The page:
This element is used by cannabis across several stages of its lifecycle but is vital during germination and flowering. Cannabis plants use Phosphorous to transfer energy from one part of the plant to the other and need this element to develop healthy roots.
This element is used at all stages of growth and is important for upholding the plant’s immune system against harmful mold and bacteria. According the Grower’s Bible, phosphorous is important for the plant’s light intake and the proper amount can improve the flavor of the buds.
This element is used to help the plant absorb light and develop flowers. It is important to remember that cannabis plants often have a deficiency in magnesium which can be corrected with the application of dolomite lime.
This element is important to maintain because it helps the cannabis plant absorb other nutrients. Deficiencies often occur outdoors and in soils with extremely high humidity and can inhibit the development of buds.
Sulfur is important for the development of the oils and flavor of the plant. It also allows the plant to breathe while balancing pH, according to the Grower’s Bible.
Also called trace elements, micronutrients help the cannabis plant to make use of other nutrients. It is important to look for these elements in chelated form, which means they are water soluble and mixed with other minerals so that they can easily be absorbed by the plant’s root system. These are the micronutrients to shop for:
There are also a number of other trace elements like Silicon, Nickel and Molybdenum which cannabis is rarely deficient in and are added to many retail fertilizers.
There are two basic types of chemical fertilizer that are available for a cannabis grow and they are granular and water-soluble fertilizers. As the name might suggest, soluble fertilizers are nutrients which are mixed into water and are recommended as the ideal alternative to granular fertilizers, which are a sand or grain-like substance that is far more difficult to flush out in the event that too much fertilizer has been applied.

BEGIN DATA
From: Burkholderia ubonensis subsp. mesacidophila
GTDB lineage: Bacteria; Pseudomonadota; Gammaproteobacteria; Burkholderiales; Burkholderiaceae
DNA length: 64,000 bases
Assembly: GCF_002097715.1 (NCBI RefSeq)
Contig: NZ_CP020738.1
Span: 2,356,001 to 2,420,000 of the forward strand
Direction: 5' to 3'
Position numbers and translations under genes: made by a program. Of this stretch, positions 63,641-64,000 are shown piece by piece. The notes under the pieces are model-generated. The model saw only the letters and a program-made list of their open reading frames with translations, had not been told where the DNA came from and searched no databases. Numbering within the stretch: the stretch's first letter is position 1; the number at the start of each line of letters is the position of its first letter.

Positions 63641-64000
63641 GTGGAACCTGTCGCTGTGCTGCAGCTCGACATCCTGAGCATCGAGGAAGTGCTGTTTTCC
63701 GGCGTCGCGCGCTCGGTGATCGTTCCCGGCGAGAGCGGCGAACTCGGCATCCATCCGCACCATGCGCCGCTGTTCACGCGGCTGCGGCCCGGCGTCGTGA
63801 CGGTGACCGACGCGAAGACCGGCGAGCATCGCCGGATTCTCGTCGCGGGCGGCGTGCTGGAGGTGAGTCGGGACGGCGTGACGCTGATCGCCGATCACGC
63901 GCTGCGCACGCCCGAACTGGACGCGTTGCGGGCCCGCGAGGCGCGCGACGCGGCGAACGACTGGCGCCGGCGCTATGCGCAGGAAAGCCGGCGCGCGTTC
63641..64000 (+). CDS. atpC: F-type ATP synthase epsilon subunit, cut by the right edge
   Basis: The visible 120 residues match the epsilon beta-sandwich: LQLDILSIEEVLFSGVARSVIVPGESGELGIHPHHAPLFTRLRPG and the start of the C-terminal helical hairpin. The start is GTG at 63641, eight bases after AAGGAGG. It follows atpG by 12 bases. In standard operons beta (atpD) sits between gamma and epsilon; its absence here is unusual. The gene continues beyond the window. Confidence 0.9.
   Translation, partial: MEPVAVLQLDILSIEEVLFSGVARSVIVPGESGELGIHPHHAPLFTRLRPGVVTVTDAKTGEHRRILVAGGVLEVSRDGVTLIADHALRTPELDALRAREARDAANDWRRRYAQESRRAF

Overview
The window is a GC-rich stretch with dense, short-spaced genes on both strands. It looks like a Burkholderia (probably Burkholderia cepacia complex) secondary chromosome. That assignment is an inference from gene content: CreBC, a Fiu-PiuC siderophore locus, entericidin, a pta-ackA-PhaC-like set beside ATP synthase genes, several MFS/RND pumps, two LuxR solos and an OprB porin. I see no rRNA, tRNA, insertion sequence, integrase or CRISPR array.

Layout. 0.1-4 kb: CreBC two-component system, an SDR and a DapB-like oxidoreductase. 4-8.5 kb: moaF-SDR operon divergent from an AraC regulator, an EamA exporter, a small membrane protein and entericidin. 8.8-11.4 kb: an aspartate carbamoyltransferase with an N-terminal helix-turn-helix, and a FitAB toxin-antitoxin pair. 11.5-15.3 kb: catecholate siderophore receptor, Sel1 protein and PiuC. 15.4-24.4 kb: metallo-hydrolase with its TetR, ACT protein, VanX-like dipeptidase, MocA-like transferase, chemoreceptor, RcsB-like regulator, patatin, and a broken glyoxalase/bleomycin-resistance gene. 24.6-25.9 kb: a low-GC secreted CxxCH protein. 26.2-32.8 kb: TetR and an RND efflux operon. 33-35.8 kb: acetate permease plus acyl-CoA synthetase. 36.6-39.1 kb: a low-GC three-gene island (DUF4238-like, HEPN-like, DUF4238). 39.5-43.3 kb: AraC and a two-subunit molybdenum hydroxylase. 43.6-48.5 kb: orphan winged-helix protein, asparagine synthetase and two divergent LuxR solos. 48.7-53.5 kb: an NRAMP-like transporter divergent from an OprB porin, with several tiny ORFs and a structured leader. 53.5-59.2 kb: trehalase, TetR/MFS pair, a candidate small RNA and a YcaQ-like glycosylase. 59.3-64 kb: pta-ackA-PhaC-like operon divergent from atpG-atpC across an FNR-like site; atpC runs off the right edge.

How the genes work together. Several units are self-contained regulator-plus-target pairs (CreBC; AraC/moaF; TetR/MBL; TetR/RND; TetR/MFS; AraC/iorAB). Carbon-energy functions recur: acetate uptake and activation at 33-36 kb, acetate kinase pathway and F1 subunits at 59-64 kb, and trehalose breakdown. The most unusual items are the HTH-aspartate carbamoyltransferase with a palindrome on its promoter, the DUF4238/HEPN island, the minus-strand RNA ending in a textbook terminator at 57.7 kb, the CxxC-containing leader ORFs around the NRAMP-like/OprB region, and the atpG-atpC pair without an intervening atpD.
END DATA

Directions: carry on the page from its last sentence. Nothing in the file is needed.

Chemical fertilizers are preferred for beginner growers since they come premixed with the necessary nutrients. When using chemical fertilizers, it is important to follow the instructions and avoid brands that do not offer detailed descriptions of their content.
It can be difficult to master the mix of an organic fertilizer, but cannabis grown in organic fertilizers can result in a more pronounced aroma and taste, according to the Grower’s Bible.
Some of the most popular organic fertilizers are:
Blood Meal (NPK)
Bone Meal (Phosphorous and Nitrogen)
Bat Guano (Nitrogen, Phosphorous and trace elements)
Seaweed Meal (Potassium)
Horse Manure (NPK)
Dolomite Lime (Balance pH, Magnesium, Calcium)
Organic fertilizers are a great choice, but they are difficult to apply, measure, and monitor. Testing the nutrients in your soil, which can be done professionally or with the purchase of a testing kit, is relatively inexpensive ($30-100) and well worth the investment when you consider the hefty cost of fertilizers. Once you know the content of the growing medium and nutrient availability you can tailor nutrient regimens to fit your needs.
TIP FROM MASTER GROWER JORGE CERVANTES: Fertilizer companies are in the business of selling fertilizer and there is a lot of money in fertilizer. Be careful when buying and applying fertilizer. Chances are that you need only a fraction of the fertilizer that you are being sold. Also, much fertilizer is watered down and overpriced.
Jorge Cervantes has taught millions of growers around the world to cultivate cannabis during his four-decade career. Jorge’s books appear in eight languages and hundreds of articles, which can be found in 10 languages. See his YouTube channel or his website for free information. You can also get his definitive book Cannabis Encyclopedia on Amazon.